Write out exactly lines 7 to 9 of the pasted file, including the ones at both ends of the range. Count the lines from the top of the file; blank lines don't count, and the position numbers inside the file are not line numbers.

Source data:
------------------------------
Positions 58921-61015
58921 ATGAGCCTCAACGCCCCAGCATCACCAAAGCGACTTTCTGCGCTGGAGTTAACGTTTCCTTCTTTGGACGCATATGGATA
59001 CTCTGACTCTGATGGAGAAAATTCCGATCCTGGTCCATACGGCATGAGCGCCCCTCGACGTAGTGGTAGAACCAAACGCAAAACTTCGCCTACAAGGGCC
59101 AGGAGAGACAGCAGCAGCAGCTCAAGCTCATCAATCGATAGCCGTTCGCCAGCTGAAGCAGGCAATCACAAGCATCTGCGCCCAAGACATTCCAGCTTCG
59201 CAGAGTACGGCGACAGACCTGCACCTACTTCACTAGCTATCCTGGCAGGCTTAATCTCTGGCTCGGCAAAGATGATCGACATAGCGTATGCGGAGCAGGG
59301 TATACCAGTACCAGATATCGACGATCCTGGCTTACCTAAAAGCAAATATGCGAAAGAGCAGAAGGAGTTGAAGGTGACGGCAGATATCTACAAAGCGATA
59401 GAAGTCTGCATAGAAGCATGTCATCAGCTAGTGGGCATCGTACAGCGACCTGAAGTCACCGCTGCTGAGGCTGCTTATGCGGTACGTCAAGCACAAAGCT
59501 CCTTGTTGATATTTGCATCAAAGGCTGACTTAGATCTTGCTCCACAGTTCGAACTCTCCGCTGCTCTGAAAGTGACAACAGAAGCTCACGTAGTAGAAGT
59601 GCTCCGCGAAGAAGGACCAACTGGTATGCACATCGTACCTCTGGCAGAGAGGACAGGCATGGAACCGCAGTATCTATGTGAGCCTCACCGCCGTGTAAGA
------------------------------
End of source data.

59401 GAAGTCTGCATAGAAGCATGTCATCAGCTAGTGGGCATCGTACAGCGACCTGAAGTCACCGCTGCTGAGGCTGCTTATGCGGTACGTCAAGCACAAAGCT
59501 CCTTGTTGATATTTGCATCAAAGGCTGACTTAGATCTTGCTCCACAGTTCGAACTCTCCGCTGCTCTGAAAGTGACAACAGAAGCTCACGTAGTAGAAGT
59601 GCTCCGCGAAGAAGGACCAACTGGTATGCACATCGTACCTCTGGCAGAGAGGACAGGCATGGAACCGCAGTATCTATGTGAGCCTCACCGCCGTGTAAGA